Imagine the ridiculous conceit that the sun would change its place in the heavens or the earth pause in its rotations because some men in Detroit were unable to do the math necessary to talk with their business partners in Boston and New York, after the telegraph and telephone made that even possible. Or the perhaps more ridiculous thought that the better way to have “more” daylight after work is to move the hands of the clock to trick us into starting work earlier rather than, oh, I dunno, working less. These conceits function reasonably well, for some definitions of well that include its opposite, because the clock is, in these cases, providing less a means of measurement than a means of coordination.
The clock no longer describes the relation of the sun to a given point on the earth, and hasn’t since the invention of Standard Time, yet we insist on maintaining the fiction that it does, despite periodic affirmation to the contrary. We have, for the most part, given up attempting to attend to our circadian rhythms. We have, for the most part, surrendered control to our devices. The clock tells us when to rise, when to work, when to eat, when to study, and when to stop. Electric light provides the illusion of daylight, and our buildings — malls, offices, and factories — hide the sun to disguise the passing of time. The information age hasn’t changed these industrial habits, but made them worse: computers have no need for the Vitamin D, and we’ve adapted to their dim screens by staying inside so that we might see the moving pictures. Even cows stay indoors all day, lit by artificial suns, for convenient milking on schedule.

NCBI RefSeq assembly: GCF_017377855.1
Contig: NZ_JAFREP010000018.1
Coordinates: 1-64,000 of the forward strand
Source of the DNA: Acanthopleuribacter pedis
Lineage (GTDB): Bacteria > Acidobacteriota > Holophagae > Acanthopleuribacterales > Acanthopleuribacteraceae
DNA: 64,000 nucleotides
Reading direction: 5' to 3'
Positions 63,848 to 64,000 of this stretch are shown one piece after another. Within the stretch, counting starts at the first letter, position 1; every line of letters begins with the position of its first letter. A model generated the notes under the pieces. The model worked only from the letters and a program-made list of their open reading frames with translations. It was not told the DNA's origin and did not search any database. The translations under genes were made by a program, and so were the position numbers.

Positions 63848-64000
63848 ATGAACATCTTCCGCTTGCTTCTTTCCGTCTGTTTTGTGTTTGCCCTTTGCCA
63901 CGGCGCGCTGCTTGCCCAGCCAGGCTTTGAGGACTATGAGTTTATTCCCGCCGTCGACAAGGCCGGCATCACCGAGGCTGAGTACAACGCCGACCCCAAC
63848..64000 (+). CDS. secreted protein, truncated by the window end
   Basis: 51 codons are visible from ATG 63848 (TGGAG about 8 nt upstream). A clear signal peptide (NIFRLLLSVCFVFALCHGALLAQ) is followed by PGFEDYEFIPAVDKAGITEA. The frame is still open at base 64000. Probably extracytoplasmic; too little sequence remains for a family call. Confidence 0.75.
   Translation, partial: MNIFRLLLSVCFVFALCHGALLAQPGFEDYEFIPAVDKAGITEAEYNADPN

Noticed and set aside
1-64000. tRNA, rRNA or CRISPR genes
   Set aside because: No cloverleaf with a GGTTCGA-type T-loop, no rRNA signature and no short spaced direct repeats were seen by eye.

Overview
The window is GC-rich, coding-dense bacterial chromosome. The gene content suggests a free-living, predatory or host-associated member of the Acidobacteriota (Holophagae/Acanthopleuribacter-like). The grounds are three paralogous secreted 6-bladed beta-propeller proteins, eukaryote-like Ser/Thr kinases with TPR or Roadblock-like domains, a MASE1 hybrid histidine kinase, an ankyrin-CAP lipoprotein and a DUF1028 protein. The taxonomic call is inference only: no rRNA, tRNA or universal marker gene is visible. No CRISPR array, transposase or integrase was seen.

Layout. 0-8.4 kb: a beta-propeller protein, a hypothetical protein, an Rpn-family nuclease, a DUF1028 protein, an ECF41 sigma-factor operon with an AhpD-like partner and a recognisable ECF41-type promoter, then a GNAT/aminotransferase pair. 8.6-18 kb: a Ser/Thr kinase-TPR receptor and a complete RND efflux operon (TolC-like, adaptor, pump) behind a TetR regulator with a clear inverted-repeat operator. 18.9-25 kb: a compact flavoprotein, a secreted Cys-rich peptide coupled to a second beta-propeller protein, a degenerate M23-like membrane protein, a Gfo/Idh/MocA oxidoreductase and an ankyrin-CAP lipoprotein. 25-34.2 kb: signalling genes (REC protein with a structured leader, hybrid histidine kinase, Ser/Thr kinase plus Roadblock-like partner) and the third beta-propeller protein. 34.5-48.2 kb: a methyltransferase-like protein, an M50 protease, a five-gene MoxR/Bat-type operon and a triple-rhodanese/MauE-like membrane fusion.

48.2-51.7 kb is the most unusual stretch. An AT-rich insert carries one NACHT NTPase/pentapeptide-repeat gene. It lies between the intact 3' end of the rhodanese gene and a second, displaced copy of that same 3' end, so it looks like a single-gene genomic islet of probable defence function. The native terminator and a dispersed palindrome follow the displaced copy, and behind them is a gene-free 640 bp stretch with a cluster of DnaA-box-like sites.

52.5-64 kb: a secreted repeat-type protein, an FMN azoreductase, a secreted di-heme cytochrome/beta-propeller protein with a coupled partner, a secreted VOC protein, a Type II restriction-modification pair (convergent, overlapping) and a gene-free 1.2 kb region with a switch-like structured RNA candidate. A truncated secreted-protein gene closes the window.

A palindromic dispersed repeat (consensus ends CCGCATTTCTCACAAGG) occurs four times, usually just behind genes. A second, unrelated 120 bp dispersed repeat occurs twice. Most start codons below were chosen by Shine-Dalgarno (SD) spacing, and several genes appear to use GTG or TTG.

All of which makes the biannual altering of the clocks even more nonsensical than it was to start.
This weekend I was awakened just after falling asleep because someone couldn’t deduce the problem from the messages logged by their application telling them explicitly what the problem was. One of the ordering systems sets a default future due date six hours ahead of the order placement date, so every year, because timezone math is annoying, from 20:00 to 21:00, the damn system throws an exception because there is no time between 02:00 and 03:00. And this problem only exists because the computers are using America/Dallas, because that’s where the corporate headquarters are. Nor did it occur to anyone that a due date when people tend to be sleeping might be problematic.
Just pick something and stick with it. Using Coordinated Universal Time (UTC) for the whole Earth would seem a reasonable basis for discussion. It’s not like we’ll ever visit the moon or Mars any time soon.